Leonard Wilcox

From Wikipedia, the free encyclopedia
Jump to: navigation, search
Leonard Wilcox
W000458.jpg
United States Senator
from New Hampshire
In office
March 1, 1842 – March 4, 1843
Preceded by Franklin Pierce
Succeeded by Charles G. Atherton
Judge of the New Hampshire Superior Court
In office
1838–1840
Member of the New Hampshire House of Representatives
In office
1828–1834
Personal details
Born (1799-01-29)January 29, 1799
Hanover, New Hampshire
Died June 18, 1850(1850-06-18) (aged 51)
Orford, New Hampshire
Resting place West Congregational Churchyard
Orford, New Hampshire.
Nationality American
Political party Democratic
Spouse(s) Almira Morey Wilcox
Mary Mann Wilcox
Relations Jeduthun Wilcox
Samuel Morey
Children Samuel M. Wilcox
Martha Wilcox Woodward
Profession Lawyer
Jedge
Politician
Religion Congregationalist

Leonard Wilcox (January 29, 1799 – June 18, 1850) was an American lawyer, judge and politician. He served as a United States Senator from New Hampshire, as judge of the New Hampshire Superior Court, and as a member of the New Hampshire House of Representatives during the 1800s.

Early life[edit]

Born in Hanover, New Hampshire, Wilcox was the son of Jeduthun Wilcox and Sarah (Fisk) Wilcox.[1] His father was a United States Representative from New Hampshire during the 13th and 14th United States Congresses.[2]

He graduated from Dartmouth College in 1817 and was a member of the Phi Beta Kappa Society.[3] After graduation, he studied law and was admitted to the bar in 1820. He began the practice of law in Orford in Grafton County.[4][5]

Career[edit]

He served as a member of the New Hampshire House of Representatives from 1828-1834,[6] was judge of the New Hampshire Superior Court from 1838-1840, and as bank commissioner from 1838-1842.[7] Appointed by Governor Page as a Democrat to the United States Senate to fill the vacancy caused by the resignation of Franklin Pierce, Wilcox was subsequently elected and served from March 1, 1842 to March 4, 1843.[8] After leaving the Senate, he resumed the practice of law.

He served as judge of the Court of Common Pleas from 1847-1848,[9] and was again appointed judge of the superior court in 1848, serving until his death.[10]

Death[edit]

Wilcox died in Orford, Grafton County, New Hampshire, on June 18, 1850 (age 51 years, 140 days). He is interred at West Congregational Churchyard in Orford, New Hampshire.[11]

Personal life[edit]

On September 12, 1819, he married Almira Morey, daughter of inventor Samuel Morey.[12] Following Almira's death, Wilcox married Mary Mann on October 10, 1833. He had children from both marriages.[13]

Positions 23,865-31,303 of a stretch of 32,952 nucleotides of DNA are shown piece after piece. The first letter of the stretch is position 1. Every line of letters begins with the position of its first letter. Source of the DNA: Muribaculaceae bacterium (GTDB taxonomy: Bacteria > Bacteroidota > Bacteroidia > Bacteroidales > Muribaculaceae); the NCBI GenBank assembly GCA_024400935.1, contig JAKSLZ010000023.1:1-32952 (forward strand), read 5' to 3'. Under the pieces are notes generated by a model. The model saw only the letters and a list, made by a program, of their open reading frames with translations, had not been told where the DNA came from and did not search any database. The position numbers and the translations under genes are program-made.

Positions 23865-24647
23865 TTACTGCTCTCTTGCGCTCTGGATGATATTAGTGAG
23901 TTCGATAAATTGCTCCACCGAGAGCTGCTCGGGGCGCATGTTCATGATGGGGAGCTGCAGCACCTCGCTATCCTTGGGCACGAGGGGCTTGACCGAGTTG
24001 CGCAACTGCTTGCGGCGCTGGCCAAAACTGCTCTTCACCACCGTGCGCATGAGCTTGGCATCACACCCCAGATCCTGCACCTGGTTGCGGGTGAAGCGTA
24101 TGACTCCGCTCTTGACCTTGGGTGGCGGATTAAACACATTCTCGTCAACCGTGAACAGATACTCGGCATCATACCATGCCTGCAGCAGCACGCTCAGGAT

References[edit]

  1. ^ Bell, Charles Henry (1893). The bench and bar of New Hampshire: including biographical notices of deceased judges of the highest court, and lawyers of the province and state, and a list of names of those now living. Houghton, Mifflin and company. p. 94. 
  2. ^ Bar Association of the State of New Hampshire (1903). Proceedings of the Bar Association of the State of New Hampshire at Its Annual Meeting. Bar Association of the State of New Hampshire. p. 192. 
  3. ^ Phi Beta Kappa, and New Hampshire Alpha (Dartmouth College) (1844). Catalogue of the Fraternity of [Phi Beta Kappa], Alpha of New Hampshire, Dartmouth College, Hanover. Phi Beta Kappa. New Hampshire Alpha (Dartmouth College). p. 17. 
  4. ^ "Leonard Wilcox". 2014 Debate.org. Retrieved 7 January 2014. 
  5. ^ Claremont Manufacturing Company (1826). The New Hampshire Register and Farmer's Almanac. Claremont Manufacturing Company. p. 55. 
  6. ^ Bar Association of the State of New Hampshire (1903). Proceedings of the Bar Association of the State of New Hampshire at Its Annual Meeting. Bar Association of the State of New Hampshire. p. 192. 
  7. ^ "Leonard Wilcox". Gazetteer of Grafton County, N, Volumes 1709-1886. Retrieved 7 January 2014. 
  8. ^ Bell, Charles Henry (1893). The bench and bar of New Hampshire: including biographical notices of deceased judges of the highest court, and lawyers of the province and state, and a list of names of those now living. Houghton, Mifflin and company. p. 93. 
  9. ^ White, J. T. (1909). The National Cyclopaedia of American Biography: Being the History of the United States as Illustrated in the Lives of the Founders, Builders, and Defenders of the Republic, and of the Men and Women who are Doing the Work and Moulding the Thought of the Present Time, Volume 11 (. J. T. White. p. 159. 
  10. ^ Capace, Nancy (2001). Encyclopedia of New Hampshire. North American Book Dist LLC. p. 437. 
  11. ^ Spencer, Thomas E. (1998). Where They're Buried: A Directory Containing More Than Twenty Thousand Names of Notable Persons Buried in American Cemeteries, with Listings of Many Prominent People who Were Cremated. Genealogical Publishing Com. p. 134. 
  12. ^ Chapman, George Thomas (1867). Sketches of the Alumni of Dartmouth College: From the First Graduation in 1771 to the Present Time, with a Brief History of the Institution. Riverside Press. p. 191. 
  13. ^ Bell, Charles Henry (1893). The bench and bar of New Hampshire: including biographical notices of deceased judges of the highest court, and lawyers of the province and state, and a list of names of those now living. Houghton, Mifflin and company. p. 94. 

External links[edit]


United States Senate
Preceded by
Franklin Pierce
U.S. Senator (Class 3) from New Hampshire
March 1, 1842 – March 4, 1843
Served alongside: Levi Woodbury
Succeeded by
Charles G. Atherton